A breeding pen consists of 1 to 3 geese to one gander. Pens should be set up in early December if possible. When pairing up birds into separate pens, do remember to clip the
flight feathers on one wing. This will stop them fence hopping and possibly confusing the different pairs. Once you have paired up your birds, feed them with breeder pellets.
Traditionally you should expect your first eggs about the 14th February, Valentine’s Day. First year birds will not generally provide good hatching eggs, though there arealways exceptions to the rule and the later laid eggs can be hatchable. Eggs are usually laid every other day.
There are three basic ways to hatch eggs:
Use an incubator.
Collect the eggs and place them under a broody
hen or bantam.
Leave them with the goose.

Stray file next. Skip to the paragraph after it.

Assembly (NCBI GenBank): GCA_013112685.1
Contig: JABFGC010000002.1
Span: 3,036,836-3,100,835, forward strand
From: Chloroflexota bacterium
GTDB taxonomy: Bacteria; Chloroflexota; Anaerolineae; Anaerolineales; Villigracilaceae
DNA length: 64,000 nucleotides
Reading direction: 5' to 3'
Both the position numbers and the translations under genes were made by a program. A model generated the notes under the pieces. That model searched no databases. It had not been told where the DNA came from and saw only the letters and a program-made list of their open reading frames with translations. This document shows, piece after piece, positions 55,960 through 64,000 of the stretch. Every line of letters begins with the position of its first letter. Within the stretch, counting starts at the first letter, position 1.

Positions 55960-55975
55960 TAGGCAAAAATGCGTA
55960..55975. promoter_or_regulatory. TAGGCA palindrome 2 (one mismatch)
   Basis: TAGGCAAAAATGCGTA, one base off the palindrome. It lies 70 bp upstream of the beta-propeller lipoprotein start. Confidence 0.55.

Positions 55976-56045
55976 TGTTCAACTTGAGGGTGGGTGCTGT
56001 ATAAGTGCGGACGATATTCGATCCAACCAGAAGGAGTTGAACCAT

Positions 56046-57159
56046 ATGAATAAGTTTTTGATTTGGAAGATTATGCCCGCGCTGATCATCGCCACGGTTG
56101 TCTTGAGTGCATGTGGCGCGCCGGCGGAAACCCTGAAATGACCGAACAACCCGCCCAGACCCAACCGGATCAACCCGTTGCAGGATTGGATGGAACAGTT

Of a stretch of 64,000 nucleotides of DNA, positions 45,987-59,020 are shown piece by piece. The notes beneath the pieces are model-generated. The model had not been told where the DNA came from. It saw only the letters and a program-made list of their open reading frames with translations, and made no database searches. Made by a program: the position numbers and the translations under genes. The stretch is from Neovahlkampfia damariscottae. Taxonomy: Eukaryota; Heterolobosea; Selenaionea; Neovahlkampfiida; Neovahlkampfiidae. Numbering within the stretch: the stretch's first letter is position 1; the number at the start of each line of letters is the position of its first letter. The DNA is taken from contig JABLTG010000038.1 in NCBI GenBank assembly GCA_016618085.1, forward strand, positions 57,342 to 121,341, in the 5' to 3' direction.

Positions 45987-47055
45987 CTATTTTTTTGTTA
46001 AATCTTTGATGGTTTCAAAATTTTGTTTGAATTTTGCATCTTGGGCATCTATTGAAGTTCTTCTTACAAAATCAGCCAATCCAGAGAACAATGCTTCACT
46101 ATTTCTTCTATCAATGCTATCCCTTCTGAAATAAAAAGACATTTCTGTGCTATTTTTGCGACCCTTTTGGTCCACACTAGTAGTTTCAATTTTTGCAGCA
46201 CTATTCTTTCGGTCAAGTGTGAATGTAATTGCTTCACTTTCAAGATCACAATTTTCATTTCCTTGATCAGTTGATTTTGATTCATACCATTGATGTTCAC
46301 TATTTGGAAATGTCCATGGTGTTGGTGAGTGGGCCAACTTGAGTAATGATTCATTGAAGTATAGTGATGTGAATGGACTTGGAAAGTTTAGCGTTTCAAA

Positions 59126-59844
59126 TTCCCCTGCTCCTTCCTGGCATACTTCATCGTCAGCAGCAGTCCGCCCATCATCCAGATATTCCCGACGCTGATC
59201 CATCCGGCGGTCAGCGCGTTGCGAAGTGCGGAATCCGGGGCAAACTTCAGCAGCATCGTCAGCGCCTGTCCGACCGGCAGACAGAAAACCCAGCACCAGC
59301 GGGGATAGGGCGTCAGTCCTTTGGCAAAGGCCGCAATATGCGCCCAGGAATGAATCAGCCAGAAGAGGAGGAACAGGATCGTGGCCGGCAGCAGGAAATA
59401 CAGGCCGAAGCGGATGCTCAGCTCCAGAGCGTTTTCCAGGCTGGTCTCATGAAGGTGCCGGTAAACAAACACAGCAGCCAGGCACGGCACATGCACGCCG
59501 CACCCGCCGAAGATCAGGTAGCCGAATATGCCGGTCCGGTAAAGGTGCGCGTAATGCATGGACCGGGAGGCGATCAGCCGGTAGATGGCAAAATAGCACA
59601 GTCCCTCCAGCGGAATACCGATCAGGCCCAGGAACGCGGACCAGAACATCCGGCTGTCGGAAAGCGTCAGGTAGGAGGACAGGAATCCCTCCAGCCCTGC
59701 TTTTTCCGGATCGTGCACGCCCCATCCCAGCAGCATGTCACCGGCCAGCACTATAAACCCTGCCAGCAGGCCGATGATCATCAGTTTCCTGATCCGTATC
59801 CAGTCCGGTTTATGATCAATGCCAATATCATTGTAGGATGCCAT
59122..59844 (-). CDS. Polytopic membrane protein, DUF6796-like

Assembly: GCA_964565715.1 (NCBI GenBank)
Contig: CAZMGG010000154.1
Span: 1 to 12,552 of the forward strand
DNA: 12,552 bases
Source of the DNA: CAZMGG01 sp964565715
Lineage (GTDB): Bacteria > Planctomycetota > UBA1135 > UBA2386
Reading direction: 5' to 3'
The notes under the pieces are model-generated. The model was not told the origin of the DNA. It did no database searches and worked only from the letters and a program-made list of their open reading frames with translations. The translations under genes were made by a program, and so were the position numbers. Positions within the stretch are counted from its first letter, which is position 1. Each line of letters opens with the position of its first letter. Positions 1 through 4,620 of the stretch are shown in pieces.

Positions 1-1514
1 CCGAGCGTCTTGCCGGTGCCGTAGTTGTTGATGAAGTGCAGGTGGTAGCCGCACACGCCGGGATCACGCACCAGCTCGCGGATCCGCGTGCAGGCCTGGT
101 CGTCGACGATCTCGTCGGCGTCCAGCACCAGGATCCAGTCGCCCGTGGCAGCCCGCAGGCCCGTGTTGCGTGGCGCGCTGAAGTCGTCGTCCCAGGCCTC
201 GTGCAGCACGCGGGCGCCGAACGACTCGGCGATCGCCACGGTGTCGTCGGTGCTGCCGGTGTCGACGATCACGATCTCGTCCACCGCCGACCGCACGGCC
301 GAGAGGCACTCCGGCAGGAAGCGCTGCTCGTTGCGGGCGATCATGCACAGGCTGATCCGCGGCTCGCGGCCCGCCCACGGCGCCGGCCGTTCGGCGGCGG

Goose eggs are not easy to hatch as chickens or ducks, and it is advisable to refer to a good book or books before attempting to upon hatch using an incubator. Still
air incubators are generally favoured over fan incubators as they more accurately model the situation under a mother goose, with a temperature gradient within the egg. Generally goose eggs need to lose quite a lot of water during incubation to give the gosling room to turn within the shell to hatch, and with still air incubators it is not advisable to use additional humidity. The most successful way seems to be using broodies or the goose herself. When a goose is broody or you have a reliable broody hen, date the eggs with a pencil and set them. Try to give the goose her own private area so that she can sit undisturbed. This is not always possible and you may find other geese laying clean eggs in the same nest. The eggs take
28-30 days to incubate and it is important to ensure that the sitting goose can obtain enough food during her brief excursions off the nest twice a day.
There is nothing more rewarding than the first batch of fluffy goslings, especially when allowed to stay with the parents. Sexing goslings is straightforward and there are good
books available with directions.